13. I read from my erotic novel The Adventures of Holly White and the Incredible Sex Machine, which was fun but I don't know if anyone was aroused by the sexy reading because I was respectfully avoiding looking into everyones genital area. I realised for the 20th time that I am going to need to print things out in 16 point font from now on. Reading from my book naked taught me that yes, I am getting old. It is clear in my body but it is even more clear in my relationship to the size of my font.

14. People have all different sized fonts (yes, I might have peeked at the genital area of a few of the men, whilst respectfully trying to avoid a direct crotch ogle). Also I didn't look directly but got the distinct impression that women still generally have pubic hair which is also strangely comforting.

15. It is strange how much love you feel for people who you have stood naked with whilst sharing the intimacy of poetry.

16. It is impossible not to heckle your dearest friend just a little because heckling is kind of like polite flirting and it seems I can even politely flirt with Trent when he is in the nude. (Note: David Stavinger also partook in a little polite flirting with Trent so I was not alone in my heckling).

17. You don't hug the other nude poets but you grin at them a lot when you are naked and hug these strangers hard when you have been naked with them.

18. It is terribly daunting to be about to read poetry naked but it is incredibly great to have read poetry naked.

19. We were all asked to take our tea towels with us when we left. I suppose there might be a marked for them in some vending machines in Japan.

20. Reading poetry aloud is like being naked.

In closing I would like to share a poem that I wrote to be read naked with a naked audience:

Reading Poetry Naked to Naked People
Krissy Kneen

We are with and out of artifice
Carefully directing our gaze
architecture, escape, the movement of my naked lips
We avoid the slip of eye
towards breast-swell
with it’s pricked nipple
and the tired old fade of aerole
dimpled belly
mossed over
by creeping excess
a body pawed and poured
into soft skin
like the thickening on top of overheated milk
All this
beyond your gaze
you nervously avoid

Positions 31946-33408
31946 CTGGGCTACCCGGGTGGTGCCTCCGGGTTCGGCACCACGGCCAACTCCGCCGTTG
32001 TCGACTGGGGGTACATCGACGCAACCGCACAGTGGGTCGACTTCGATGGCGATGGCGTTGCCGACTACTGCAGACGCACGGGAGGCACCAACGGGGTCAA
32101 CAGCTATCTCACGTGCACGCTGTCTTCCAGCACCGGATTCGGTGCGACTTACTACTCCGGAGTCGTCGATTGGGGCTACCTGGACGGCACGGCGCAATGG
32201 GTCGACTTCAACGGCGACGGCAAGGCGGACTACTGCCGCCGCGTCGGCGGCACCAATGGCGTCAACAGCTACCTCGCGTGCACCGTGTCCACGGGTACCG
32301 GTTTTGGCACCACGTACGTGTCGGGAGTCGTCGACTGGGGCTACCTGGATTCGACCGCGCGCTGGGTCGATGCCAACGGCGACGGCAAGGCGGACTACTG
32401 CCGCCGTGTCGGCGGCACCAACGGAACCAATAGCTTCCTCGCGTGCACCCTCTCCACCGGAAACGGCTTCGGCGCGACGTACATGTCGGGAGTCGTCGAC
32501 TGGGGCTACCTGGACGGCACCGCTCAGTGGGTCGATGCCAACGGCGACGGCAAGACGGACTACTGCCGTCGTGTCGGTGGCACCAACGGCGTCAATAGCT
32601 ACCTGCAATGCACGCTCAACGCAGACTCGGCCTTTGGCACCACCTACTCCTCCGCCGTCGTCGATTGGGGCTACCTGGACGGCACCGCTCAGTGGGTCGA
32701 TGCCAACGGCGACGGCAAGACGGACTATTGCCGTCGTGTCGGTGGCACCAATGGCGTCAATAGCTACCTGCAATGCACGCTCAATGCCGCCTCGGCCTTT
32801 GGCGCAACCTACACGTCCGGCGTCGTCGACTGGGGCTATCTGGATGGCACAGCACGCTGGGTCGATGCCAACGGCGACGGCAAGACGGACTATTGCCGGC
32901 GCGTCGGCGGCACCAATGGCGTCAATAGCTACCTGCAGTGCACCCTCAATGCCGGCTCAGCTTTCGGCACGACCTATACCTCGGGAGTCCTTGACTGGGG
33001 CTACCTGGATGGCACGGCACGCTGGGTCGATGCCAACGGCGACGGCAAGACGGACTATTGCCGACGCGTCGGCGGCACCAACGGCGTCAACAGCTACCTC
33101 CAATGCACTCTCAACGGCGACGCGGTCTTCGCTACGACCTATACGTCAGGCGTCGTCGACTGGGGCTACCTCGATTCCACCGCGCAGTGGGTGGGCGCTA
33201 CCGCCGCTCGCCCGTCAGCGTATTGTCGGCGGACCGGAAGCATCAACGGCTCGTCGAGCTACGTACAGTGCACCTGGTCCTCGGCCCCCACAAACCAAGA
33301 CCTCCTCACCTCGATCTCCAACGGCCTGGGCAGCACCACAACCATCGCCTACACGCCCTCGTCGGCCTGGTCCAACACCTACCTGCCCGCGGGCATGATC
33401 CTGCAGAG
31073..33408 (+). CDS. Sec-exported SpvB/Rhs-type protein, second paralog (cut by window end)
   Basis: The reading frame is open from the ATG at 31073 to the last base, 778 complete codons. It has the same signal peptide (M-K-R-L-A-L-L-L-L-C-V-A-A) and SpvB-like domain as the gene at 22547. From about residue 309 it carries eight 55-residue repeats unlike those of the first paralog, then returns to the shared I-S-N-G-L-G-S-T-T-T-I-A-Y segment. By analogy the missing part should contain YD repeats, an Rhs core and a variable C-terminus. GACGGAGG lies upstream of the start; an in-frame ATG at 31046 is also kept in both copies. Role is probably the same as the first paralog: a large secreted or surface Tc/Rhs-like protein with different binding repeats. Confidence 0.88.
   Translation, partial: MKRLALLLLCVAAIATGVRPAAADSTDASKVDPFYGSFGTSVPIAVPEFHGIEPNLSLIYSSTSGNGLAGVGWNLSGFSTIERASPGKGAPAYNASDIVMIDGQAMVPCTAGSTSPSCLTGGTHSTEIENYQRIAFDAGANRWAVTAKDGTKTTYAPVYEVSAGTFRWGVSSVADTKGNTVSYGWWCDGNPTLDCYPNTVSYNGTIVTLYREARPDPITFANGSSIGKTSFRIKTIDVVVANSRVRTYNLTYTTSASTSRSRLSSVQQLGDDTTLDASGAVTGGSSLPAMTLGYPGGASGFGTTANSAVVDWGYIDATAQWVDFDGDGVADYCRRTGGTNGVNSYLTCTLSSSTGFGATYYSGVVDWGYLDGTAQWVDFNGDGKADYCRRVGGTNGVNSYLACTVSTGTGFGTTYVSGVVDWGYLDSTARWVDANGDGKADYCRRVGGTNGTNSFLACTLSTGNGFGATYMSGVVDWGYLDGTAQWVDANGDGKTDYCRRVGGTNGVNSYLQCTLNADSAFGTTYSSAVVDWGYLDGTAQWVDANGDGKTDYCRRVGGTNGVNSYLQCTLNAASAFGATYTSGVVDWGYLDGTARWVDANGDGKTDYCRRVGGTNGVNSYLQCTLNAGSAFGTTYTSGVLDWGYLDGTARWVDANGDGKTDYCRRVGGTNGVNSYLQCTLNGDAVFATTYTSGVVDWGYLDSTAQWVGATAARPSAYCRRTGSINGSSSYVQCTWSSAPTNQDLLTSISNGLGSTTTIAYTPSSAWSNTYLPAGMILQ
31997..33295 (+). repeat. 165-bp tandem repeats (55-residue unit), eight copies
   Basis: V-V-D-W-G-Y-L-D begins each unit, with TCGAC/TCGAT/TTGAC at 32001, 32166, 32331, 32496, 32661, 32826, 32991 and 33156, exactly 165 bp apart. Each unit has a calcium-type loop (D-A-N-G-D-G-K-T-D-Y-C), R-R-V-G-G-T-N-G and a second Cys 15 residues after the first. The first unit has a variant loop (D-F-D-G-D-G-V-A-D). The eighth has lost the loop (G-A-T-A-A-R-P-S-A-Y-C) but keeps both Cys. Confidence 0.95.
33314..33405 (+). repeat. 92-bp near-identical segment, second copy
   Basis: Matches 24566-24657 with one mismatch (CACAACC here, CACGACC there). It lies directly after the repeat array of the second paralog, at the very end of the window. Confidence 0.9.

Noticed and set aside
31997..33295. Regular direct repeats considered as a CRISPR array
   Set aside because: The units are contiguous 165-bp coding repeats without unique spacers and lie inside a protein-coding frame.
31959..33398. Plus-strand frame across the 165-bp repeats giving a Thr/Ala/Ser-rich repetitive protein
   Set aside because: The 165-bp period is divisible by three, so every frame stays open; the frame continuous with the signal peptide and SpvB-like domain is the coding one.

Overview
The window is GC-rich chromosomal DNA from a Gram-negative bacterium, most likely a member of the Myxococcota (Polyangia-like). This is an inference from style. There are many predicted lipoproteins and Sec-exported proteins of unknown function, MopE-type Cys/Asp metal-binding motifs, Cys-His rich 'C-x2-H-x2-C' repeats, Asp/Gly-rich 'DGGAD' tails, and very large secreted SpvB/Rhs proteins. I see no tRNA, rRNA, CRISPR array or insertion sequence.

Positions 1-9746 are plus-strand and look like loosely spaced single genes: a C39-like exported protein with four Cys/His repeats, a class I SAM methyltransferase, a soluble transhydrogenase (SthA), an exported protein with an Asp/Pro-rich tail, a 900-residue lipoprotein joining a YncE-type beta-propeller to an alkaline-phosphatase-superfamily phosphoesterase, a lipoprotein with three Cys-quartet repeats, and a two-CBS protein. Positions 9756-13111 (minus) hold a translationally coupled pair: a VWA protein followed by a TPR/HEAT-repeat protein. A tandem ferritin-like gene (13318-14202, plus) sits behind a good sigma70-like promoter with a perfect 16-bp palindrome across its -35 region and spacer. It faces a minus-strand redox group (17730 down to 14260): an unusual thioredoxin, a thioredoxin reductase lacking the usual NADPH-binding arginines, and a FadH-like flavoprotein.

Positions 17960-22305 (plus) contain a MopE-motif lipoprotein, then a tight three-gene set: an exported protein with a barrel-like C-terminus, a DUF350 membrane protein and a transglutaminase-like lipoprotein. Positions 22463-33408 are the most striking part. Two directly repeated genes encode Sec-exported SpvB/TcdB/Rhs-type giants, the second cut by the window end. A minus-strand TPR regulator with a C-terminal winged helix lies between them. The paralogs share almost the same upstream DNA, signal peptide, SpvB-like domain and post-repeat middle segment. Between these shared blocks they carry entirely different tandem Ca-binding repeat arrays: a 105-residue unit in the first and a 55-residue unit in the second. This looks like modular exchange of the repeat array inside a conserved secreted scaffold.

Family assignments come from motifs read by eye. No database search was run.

the ripe tangle of steely lace
my cunt
the startling question of an armpit.
You may not bring yourself to it
but I am happy to raise it
What if she bleeds?
on this one day
a curl of white
hiding it’s mousey tail between those blooded lips.
And here beside you,
other lips kiss their folded secrets
penises shrink back to their un
natural size
between trembling thighs.
The gaze shifts
from viewed to viewer.
The caterpiller crawl
of delicate sack
A whiff of secret flesh, with sweat revealed by the
dumb shriek of perfume
and the fecal reek just audible
above the drone of  naked poem.
All your collective muscles braced to minimise
ballooning flesh
to hone a cut to unused muscles,
trim thighs
nip and tuck that arse.
A bodily effort
to appear
casual stance
Your body
in the nakedness of poetry.

at home
you will unpack this
reach for images
captured by the flash of a passing glance
hands around genitals
fingers unsealing
damp wieldy space
slicked  now with
desire and spit
you slowly
rub the words of the poem
from memory
and onto your
naked tongue.

Saturday, August 1, 2015

Naked Truth

On the 29th August I will be reading, naked, at the QPF. I have to admit I am a little nervous about this. I have a really fraught relationship to my body. On one hand I believe that our narrow cultural views on beauty are really problematic. I truly believe that all bodies are beautiful. All bodies are sexual. All bodies have their own charm. But when it comes to my own body I am still that teenaged girl who stopped eating and dropped from a size 16 to a size 8 over one very lean Christmas holiday period. I remained thin for several years and yet I never thought I was thin. Looking in the mirror I still saw the old me, even when I was transformed. Our brains do that to us. They deceive us. The weight piled back on slowly and now I am back to the same insecure fat girl that I once was.